This page contains a Flash digital edition of a book.

country of my birth, before the border lines.’ Launched by a snapshot of the past, Ebb And Flow segues to the present day as Grace pursues the ‘All the taillights, setting out, and the headlights, coming home’ life of a touring musician. The up-tempo, soulful closer Don’t You Worry None doubles as a wonderfully positive antidote to the foregoing pairing, and to the emotionally intense fabric of TWO BIRDS. Arthur Wood

Jerry Douglas TRAVELER Proper HHHH A master musician at work … The Dobro and

Jerry Douglas are two words that just go together. You would have trouble finding a better player. I first came across him in the early 1980s when he played with the Whites. Most know him from his work with Alison Krauss & Union Station, or the acclaimed Transatlantic Sessions TV series. For years he was an A-team session musician, appearing on more than 2000 recordings with everyone from Gail Davies to Paul Simon, Garth Brooks to Ray Charles and Emmylou Harris to the Chieftains. In more recent years, when not working with Krauss, he leads his own band and every once in a while releases an album under his own name. This latest one shows that Douglas can play much more than just Dobro riffs with the best of them. Several celebrity guests grace this eclectic affair including Eric Clapton, Paul Simon, Munford & Sons, Marc Cohn, Keb’ Mo’ and inevitably Alison Krauss & Union Station. Douglas plays many styles on this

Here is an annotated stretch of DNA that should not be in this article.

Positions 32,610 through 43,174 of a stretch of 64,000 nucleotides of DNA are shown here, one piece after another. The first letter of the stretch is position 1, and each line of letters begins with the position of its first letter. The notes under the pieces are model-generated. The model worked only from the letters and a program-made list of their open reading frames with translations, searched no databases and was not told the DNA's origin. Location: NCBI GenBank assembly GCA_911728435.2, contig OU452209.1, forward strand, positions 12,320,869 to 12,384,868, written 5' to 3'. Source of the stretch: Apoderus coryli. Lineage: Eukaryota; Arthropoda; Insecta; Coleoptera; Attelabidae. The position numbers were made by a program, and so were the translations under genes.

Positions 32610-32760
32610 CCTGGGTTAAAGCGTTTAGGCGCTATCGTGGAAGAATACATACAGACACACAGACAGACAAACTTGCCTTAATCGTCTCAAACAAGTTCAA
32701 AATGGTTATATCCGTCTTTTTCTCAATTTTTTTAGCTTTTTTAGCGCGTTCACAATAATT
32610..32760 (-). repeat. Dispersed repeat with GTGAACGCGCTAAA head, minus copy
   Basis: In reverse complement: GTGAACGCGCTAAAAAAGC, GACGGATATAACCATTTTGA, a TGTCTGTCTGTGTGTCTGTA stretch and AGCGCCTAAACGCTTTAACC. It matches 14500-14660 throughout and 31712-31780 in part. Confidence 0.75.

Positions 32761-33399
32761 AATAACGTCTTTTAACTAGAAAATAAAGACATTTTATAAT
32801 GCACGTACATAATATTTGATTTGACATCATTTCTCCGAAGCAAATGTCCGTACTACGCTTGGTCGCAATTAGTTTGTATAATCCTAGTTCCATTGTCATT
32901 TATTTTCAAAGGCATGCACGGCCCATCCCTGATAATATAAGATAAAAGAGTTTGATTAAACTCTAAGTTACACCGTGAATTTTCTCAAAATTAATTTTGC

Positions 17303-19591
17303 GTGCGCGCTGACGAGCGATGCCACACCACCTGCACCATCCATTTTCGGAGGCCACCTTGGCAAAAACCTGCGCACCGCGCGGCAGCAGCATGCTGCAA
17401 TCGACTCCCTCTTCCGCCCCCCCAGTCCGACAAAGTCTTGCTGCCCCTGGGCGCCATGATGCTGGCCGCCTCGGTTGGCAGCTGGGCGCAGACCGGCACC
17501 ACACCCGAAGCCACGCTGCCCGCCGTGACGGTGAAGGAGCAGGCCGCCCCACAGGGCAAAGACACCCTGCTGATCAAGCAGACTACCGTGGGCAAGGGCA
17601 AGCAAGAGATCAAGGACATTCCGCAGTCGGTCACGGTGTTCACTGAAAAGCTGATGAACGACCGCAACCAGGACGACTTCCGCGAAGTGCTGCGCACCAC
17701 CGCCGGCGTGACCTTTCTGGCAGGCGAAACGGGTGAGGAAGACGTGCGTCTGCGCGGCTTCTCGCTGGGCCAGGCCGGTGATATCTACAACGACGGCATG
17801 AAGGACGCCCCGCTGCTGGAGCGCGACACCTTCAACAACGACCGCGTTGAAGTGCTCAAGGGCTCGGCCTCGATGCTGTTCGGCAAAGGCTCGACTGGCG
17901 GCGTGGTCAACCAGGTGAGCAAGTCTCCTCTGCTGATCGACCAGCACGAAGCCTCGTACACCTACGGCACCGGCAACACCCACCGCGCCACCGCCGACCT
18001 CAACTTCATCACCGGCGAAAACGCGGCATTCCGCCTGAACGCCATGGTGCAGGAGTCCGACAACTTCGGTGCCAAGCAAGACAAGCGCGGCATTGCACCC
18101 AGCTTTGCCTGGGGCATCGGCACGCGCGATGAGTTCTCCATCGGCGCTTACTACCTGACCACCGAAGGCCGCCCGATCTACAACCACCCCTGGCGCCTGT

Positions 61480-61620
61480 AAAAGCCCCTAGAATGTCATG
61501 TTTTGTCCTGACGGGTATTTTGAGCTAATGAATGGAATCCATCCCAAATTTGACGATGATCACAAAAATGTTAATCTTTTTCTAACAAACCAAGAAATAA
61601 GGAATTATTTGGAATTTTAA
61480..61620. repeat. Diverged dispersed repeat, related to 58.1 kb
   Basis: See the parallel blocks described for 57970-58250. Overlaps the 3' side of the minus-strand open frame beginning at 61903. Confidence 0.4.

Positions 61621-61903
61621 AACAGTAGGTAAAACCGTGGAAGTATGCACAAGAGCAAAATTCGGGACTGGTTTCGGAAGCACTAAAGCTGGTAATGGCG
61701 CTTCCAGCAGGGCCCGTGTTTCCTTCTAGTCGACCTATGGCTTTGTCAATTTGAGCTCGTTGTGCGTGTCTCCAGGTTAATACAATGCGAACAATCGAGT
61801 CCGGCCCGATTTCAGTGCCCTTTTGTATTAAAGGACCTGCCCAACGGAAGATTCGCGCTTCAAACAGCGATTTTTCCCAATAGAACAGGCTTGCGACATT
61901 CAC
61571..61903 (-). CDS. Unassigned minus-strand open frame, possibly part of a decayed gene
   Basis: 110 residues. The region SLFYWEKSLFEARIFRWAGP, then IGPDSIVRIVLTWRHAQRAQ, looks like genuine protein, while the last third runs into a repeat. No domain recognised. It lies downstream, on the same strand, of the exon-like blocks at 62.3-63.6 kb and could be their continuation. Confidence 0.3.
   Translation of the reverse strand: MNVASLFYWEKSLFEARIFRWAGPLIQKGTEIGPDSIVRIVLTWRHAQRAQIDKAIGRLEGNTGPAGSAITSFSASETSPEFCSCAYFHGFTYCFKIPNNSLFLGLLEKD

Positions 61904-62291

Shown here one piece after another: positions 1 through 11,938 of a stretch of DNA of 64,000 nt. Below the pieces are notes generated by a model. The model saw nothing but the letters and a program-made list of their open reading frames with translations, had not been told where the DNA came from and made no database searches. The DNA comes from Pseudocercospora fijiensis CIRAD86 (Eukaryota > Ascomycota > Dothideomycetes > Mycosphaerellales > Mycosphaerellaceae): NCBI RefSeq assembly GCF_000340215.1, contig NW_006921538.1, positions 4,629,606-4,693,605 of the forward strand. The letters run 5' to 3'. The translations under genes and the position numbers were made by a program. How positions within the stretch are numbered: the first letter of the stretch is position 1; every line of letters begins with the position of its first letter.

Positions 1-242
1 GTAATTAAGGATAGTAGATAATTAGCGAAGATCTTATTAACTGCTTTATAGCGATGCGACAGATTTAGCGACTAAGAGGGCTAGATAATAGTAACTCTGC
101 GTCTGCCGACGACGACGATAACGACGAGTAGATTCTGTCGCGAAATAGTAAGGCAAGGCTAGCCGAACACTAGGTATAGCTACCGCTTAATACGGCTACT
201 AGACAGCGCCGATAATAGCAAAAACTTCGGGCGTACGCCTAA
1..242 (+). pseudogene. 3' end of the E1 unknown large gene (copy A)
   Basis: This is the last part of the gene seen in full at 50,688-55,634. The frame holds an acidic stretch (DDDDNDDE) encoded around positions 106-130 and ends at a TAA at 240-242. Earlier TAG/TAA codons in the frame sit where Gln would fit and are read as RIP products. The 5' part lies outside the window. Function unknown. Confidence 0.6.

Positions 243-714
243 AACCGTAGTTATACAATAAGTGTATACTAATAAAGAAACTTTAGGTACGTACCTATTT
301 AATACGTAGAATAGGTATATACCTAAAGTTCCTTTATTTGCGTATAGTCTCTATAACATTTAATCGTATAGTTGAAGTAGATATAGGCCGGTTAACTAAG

set, ranging from bluegrass to acoustic country to jazz and in between. He even offers a rare lead vocal on the opening On A Monday, taking the old Leadbelly tune out for a bluesy outing. He delves even deeper into blues territory with Something You Got, with a great vocal workout by Eric Clapton. Then comes a lighter touch with Paul Simon’s The Boxer, with Mumford & Sons joining Simon and Douglas providing some quite inspired Dobro playing to put his own stamp on the well-known tune. The guests just keep popping up with Keb’ Mo’ adding a lazy, drawling vocal to High Blood Pressure, then comes Marc Cohn Right On Time, a laid-back ballad, a nicely textured masterpiece with some beautiful,

86 Maverick

dreamy Dobro and nice interaction with the studio band. So Here We Are is a tune that really rocks,